Job, (Hebrew Iyyob) is the principal interlocutor in the book bearing his name. This book is the most peculiar in the canon of Old Testament, peculiar alike for its setting (otherwise little-mentioned countries), its nomenclature of personnel (mostly elsewhere quite unmentioned), the predominance of Satan (who is not even mentioned elsewhere in the canonical Old Testament), and (perhaps most peculiar of all) making a distinction between YHWH and elohim. However, elohim is not mentioned by name in the Book of Job, but instead the Bene elohim ('Sons of God') are (in 1:6).
Its description of Behemoth (in 40:15-24) and of Leviathan (in 41:1-34), however, is somewhat reminiscent of Christian themes; for, Behemoth "can draw up Jordan" (40:23) rather alike to Joshua halting that river's flow and to Jesus being baptized in it; and Leviathan can be made a "banquet of" (41:6) rather alike to the "marriage supper of the Lamb" (Revelation 19:7-10).
As for the literary style of the Book of Job, it is characterized by long series of religious questions (as in 38:2-39:27), a style somewhat characteristic of other canonical "Wisdom Literature" (such as, Proverbs 30:4).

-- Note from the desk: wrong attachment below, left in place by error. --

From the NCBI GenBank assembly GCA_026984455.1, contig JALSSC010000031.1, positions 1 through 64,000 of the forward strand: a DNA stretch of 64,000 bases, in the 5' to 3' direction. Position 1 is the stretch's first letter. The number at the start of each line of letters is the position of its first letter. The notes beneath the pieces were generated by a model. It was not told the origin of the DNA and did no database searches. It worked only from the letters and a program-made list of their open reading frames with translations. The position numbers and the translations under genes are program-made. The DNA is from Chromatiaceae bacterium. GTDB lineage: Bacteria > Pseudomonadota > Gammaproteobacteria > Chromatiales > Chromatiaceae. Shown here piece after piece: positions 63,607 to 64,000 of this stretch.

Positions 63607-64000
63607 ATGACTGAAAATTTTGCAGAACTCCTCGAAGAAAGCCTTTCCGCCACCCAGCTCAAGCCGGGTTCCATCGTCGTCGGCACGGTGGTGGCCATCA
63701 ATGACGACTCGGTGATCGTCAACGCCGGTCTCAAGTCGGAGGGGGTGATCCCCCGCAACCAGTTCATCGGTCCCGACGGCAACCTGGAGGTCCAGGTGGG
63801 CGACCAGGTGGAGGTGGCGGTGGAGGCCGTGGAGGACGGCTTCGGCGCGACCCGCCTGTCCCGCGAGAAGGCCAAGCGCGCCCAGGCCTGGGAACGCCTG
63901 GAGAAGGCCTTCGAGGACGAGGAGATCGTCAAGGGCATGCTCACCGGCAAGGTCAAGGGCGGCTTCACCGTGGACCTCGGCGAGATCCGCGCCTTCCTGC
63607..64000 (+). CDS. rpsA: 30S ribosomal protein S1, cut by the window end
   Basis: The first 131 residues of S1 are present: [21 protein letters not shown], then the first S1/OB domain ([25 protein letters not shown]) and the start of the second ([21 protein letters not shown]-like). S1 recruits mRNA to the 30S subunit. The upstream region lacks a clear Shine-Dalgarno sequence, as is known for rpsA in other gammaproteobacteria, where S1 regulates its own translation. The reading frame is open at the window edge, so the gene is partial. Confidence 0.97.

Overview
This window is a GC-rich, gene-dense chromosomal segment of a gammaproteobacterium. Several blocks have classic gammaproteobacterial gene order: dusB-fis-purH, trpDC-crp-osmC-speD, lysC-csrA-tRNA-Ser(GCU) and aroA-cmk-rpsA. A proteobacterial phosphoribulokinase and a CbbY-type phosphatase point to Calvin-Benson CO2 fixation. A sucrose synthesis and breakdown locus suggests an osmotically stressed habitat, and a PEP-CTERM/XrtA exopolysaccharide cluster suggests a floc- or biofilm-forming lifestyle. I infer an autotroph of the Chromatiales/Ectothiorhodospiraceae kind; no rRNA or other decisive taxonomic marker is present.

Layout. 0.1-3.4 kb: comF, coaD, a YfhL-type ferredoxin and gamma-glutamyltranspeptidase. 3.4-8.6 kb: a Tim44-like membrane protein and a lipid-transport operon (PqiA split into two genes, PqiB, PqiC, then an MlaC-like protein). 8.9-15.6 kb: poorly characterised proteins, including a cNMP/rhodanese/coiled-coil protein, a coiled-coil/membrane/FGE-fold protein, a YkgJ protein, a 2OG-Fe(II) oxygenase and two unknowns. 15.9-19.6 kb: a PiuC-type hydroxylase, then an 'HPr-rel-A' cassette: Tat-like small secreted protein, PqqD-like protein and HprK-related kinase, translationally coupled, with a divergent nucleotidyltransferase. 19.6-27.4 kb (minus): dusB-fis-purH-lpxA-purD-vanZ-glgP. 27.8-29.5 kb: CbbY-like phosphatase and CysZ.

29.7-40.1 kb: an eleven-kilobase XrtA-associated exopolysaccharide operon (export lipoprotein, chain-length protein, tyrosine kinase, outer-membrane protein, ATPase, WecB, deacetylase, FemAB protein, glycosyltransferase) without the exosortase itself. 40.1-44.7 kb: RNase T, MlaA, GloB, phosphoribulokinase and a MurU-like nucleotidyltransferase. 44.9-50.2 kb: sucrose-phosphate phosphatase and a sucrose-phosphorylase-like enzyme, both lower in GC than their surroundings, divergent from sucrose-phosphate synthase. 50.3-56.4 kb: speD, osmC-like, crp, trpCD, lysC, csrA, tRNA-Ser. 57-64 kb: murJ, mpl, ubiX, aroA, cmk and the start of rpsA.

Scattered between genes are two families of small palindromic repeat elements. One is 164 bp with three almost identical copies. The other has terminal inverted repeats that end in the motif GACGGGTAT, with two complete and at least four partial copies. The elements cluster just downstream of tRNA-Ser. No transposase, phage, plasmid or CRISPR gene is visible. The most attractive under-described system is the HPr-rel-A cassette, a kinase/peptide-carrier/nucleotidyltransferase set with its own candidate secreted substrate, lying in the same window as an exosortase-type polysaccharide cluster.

Owing to the over-all literary and stylistic peculiarity of the Book of Job, textual critics tend to assign it to a foreign origin (in 1:1, the book assigns itself to the land of Uz: especially to edom^^, on the basis of Genesis 36:28 (where Uz is clan of Edom and of Lamentations of Jeremiah 4:21 (where the daughter of Edom is dweller in the land of Uz. One of the other interlocutors in the Book of Job, Eli-hu, is designated as from Buz, which is mentioned together with^ ^ Te\^ma> (east of Edom) and Dedan (south of Edom) in Jeremiah 25:23. There was another country, also named Uz., in Aram (Syria), and favored by^^ Josephus( Antiquities of the Jews 1:145).